Good afternoon folks.
I don’t like going this long without posting for you, but have been away. I drove to Ohio Sunday to visit my father, but the visit was unfortunately extended for a funeral.
Everybody loves their father for their own reasons and I am no different. There are some I can’t share and others I do so openly and proudly.
The most important was his love for his family and the moral principles he lived by, but another was his love for baseball, which he gave to my brother, George, and myself.
Among my earliest and fondest is he coached both our Little League teams. It was here where I learned sportsmanship and Little League baseball is to learn the game and have fun.
His belief was if you showed up for practice you would play regardless of how good you were. The games were seven innings and everybody played at least three. If for some reason you didn’t play three, you automatically started the next game.
The emphasis was enjoyment of the sport, not winning, and definitely not learning at a young age one had limited talent. There would be plenty of time for that in high school sports. There would be plenty of opportunities for life to disappoint and he didn’t believe Little League baseball should be one of them.
Where our league’s boundaries ended at the town line, today there’s a Little League World Series that is not only televised, but extends to foreign shores.
We went for ice cream after the games, win or lose. I grew up and played at a time when there were not even sponsors from local businesses, let alone corporate advertisers and television commercials. It was a time when the game had its natural disappointments, like committing an error or striking out and ten year-old kids don’t need cameras stuck in their faces.
It was a simpler time, one when I wasn’t exposed to the more negative and disturbing aspects of sports.
It is almost cliché to mention it, but the best times were playing catch and him hitting me grounders and fly balls in the front yard. We never shot baskets or tossed a football. It was always baseball.
Growing up, there was no such thing as cable and we only had four channels. We’d sometimes watch “The Game of the Week’’ and almost always the Indians.
Those were bad Indians teams that featured Rocky Colavito, Sam McDowell, Sonny Siebert and Max Alvis. I remember the first game he took me to, won, 5-0, over the Orioles. Years later, when I covered the Orioles, they had every box score in franchise history so I copied that game’s and sent it to him.
My dad took me to a lot of games at old Cleveland Stadium, and when I briefly covered the Indians for a small local paper after college, I was glad when I got to take him.
One of the best perks of the job was getting to take him to spring training and buy him World Series tickets when the Indians finally made it. Too bad he never got to see them win it all. Would have been nice.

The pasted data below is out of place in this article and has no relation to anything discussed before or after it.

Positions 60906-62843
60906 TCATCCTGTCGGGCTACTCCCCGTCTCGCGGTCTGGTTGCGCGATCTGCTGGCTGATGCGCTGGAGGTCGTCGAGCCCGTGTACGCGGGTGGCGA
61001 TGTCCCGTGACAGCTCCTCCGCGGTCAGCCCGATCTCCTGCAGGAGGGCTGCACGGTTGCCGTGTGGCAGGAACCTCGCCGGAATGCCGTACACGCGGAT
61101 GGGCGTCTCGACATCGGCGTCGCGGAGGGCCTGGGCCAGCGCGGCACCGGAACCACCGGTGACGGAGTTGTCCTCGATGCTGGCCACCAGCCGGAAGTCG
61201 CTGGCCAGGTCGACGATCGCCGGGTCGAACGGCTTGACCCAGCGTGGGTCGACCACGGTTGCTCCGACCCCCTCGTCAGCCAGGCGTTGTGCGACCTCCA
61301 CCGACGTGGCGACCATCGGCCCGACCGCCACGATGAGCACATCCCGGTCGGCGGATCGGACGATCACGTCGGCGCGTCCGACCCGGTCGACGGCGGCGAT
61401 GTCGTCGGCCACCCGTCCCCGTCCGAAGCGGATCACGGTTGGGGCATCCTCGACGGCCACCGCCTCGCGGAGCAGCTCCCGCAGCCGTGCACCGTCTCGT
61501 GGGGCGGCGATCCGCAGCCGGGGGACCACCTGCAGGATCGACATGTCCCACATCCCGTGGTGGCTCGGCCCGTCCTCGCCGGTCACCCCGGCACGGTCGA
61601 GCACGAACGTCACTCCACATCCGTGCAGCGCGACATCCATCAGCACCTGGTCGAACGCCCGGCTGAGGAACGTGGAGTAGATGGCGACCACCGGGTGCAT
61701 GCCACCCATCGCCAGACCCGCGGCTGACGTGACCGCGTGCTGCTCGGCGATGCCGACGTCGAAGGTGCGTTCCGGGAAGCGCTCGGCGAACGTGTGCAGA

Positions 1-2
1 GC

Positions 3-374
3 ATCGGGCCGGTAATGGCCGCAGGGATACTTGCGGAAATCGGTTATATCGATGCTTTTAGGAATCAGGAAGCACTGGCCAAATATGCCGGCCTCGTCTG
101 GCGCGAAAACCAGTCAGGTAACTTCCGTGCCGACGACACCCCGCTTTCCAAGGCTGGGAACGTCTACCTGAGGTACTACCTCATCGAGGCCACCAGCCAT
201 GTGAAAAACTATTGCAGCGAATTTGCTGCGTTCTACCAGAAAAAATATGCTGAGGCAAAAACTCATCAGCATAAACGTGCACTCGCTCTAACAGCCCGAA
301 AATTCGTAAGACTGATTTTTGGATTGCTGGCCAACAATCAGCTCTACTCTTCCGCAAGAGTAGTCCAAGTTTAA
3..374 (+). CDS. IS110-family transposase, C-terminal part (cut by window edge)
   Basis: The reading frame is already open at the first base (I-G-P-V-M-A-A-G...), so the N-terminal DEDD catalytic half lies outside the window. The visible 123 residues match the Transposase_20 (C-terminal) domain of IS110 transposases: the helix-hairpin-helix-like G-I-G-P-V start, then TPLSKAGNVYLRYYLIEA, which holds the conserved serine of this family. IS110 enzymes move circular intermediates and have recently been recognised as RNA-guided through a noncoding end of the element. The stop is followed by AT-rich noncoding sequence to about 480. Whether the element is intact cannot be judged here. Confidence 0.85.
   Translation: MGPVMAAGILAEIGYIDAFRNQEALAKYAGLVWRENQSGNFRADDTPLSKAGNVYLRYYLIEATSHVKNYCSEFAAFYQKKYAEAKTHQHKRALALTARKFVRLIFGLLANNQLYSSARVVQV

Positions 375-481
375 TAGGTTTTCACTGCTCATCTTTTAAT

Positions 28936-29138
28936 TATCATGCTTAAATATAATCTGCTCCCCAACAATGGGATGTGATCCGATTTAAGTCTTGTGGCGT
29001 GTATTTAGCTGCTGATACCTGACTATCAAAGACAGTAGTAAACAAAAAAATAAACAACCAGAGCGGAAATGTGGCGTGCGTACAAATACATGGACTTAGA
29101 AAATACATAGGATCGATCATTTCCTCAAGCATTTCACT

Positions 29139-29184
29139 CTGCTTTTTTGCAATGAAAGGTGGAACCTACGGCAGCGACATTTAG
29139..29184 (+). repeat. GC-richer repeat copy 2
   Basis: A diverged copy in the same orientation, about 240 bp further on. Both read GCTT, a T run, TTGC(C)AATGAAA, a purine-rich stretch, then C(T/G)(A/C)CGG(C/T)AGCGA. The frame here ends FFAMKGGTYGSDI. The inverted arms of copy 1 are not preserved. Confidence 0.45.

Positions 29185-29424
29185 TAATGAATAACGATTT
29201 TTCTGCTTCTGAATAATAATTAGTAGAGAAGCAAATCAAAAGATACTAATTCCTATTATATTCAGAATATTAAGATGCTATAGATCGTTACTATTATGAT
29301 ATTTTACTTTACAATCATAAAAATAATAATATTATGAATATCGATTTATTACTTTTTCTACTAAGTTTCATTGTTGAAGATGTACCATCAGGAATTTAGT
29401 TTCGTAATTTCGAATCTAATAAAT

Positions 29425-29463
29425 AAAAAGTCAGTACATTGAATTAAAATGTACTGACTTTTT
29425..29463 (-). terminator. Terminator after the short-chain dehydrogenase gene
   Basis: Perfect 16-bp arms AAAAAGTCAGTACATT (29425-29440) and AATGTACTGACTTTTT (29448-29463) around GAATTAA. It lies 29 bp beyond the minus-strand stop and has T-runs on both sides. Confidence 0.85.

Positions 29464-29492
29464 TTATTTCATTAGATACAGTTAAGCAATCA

My dad grew up a Brooklyn Dodgers fan, and when I covered the Orioles, former Dodgers pitcher Rex Barney was the PA announcer and I brought him up to the press box after a game to introduce them. When I came back to the press box nearly an hour later after working the clubhouse, I was happy to see Barney still talking to him.
The Dodgers were his team and he told me about Ebbets Field and Gil Hodges, Jackie Robinson and Carl Furillo. Our family has roots in New York and New Jersey and we’d visit every summer after Little League season and he’d take me to Yankee and Shea Stadiums.
One year, he insisted we see the Mets against the Dodgers to watch this guy pitch. During my first spring covering the Mets, I got to meet the pitcher. I introduced myself and told him I didn’t want to interview him – although I did – as much as I wanted to tell him how my father thought it was important I see him pitch.
Then Sandy Koufax asked me what game it was and when I sheepishly told him the Mets ripped him, 10-4, he said he remembered.
Like all fathers and sons, we had our rocky moments, but whatever they were, we always were able to talk about baseball. And, many of our later conversations were about baseball and the Indians.
My dad was 85 and was ill on and off for his last ten years. He was a shut-in and derived much of his pleasure watching the Indians and baseball, often with my sister, Anne.
Baseball was a passion and there are millions like him who feel the same way he did about the sport. This is something I wish the owners of the sport realized about its fans; that people love and cherish the traditions and simplicity of the game. I wish they understood this before they tinker and attempt to change the sport.
My dad taught me a lot of things, but I will always be grateful to him for giving me his love and appreciation of baseball.
I will forever love and miss him, and sure I will never watch another baseball game the same way.